Hispanics have a strong preference for natural, dairy-based cheeses, and believed all cheese slices were created equal. They did not see value in Kraft Singles and were passing it over in favor of imitation brands.
Research revealed that once Hispanic moms understood that Kraft Singles were made with real milk they would agree that they were worth paying more for because they were better for kids. This is in line with a common Spanish-language expression: “Lo barato sale caro” (You get what you pay for).
Kraft’s agency produced TV creative focused on comparing Kraft Singles to cheaper brands that were made with oil and water. One spot showed a picnic where animated ants bypassed imitation cheese in a search for Kraft Singles.
Kraft also invested in Spanish language media with a GRP level and campaign duration sufficient to reach its target audience of Latina moms. The “Real vs. Fake” message was extended online with a takeover of the Univision.com portal during El Dia de los Inocentes – the Hispanic April Fool’s Day. It continued to drive this messaging with fake news stories posted on several Univision.com sections, all sponsored by Kraft Singles.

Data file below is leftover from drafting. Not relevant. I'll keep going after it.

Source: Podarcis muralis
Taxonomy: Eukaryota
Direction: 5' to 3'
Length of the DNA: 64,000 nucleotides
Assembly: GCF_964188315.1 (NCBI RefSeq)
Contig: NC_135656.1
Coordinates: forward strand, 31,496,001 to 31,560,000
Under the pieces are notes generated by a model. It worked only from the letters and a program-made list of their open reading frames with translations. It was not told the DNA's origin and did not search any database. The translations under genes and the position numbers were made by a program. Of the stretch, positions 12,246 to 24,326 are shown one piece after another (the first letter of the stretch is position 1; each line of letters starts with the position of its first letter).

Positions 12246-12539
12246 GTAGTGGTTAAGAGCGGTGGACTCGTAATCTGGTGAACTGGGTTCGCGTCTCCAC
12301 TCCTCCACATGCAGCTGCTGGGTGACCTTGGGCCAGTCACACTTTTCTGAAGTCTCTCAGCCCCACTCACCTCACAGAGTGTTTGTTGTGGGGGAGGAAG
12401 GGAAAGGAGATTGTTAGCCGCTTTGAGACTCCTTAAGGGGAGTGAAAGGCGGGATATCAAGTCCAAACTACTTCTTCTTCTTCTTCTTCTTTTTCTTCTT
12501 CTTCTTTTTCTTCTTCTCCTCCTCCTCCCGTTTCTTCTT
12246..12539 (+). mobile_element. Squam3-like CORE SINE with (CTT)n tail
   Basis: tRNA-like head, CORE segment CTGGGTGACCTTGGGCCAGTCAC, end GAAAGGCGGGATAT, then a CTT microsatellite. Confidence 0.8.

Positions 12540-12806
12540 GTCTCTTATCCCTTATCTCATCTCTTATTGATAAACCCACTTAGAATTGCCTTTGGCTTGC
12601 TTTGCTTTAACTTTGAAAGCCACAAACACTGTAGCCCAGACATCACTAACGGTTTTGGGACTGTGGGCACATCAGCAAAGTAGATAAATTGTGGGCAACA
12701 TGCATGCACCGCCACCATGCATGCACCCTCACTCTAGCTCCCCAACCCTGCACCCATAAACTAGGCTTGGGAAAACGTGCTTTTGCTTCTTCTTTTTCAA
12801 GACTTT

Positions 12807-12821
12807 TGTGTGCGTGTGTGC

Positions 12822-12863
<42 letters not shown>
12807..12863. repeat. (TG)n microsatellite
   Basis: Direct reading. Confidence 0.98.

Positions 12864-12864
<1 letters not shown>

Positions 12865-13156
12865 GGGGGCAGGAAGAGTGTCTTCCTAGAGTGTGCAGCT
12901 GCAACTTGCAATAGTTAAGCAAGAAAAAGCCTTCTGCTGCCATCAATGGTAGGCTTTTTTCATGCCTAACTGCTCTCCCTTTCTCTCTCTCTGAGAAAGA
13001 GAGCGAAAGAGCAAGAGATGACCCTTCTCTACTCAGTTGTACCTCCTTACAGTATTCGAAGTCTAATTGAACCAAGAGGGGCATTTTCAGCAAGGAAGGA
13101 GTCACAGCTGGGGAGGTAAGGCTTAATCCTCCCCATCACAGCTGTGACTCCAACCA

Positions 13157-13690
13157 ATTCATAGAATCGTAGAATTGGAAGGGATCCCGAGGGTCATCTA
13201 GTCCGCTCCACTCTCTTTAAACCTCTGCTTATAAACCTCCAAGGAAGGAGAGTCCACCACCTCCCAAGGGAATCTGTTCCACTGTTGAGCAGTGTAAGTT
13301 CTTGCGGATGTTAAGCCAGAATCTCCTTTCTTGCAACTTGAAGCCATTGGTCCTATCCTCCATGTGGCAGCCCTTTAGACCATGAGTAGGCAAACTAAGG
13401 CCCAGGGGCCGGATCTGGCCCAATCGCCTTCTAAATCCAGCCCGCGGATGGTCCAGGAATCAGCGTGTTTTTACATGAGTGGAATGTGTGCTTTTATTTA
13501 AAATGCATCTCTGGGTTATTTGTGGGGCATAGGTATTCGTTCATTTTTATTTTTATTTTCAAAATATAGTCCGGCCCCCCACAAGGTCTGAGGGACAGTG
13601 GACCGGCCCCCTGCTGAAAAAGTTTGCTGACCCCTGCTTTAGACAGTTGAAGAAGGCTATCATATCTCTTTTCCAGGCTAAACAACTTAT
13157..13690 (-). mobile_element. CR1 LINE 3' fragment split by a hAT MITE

Kraft Singles saw a 12% Hispanic sales lift after campaign vs. -4% decline pre-campaign. The majority of the sales increase was driven by Spanish-Preferred Hispanics. The brand’s Hispanic market share increased 3 points after the campaign.
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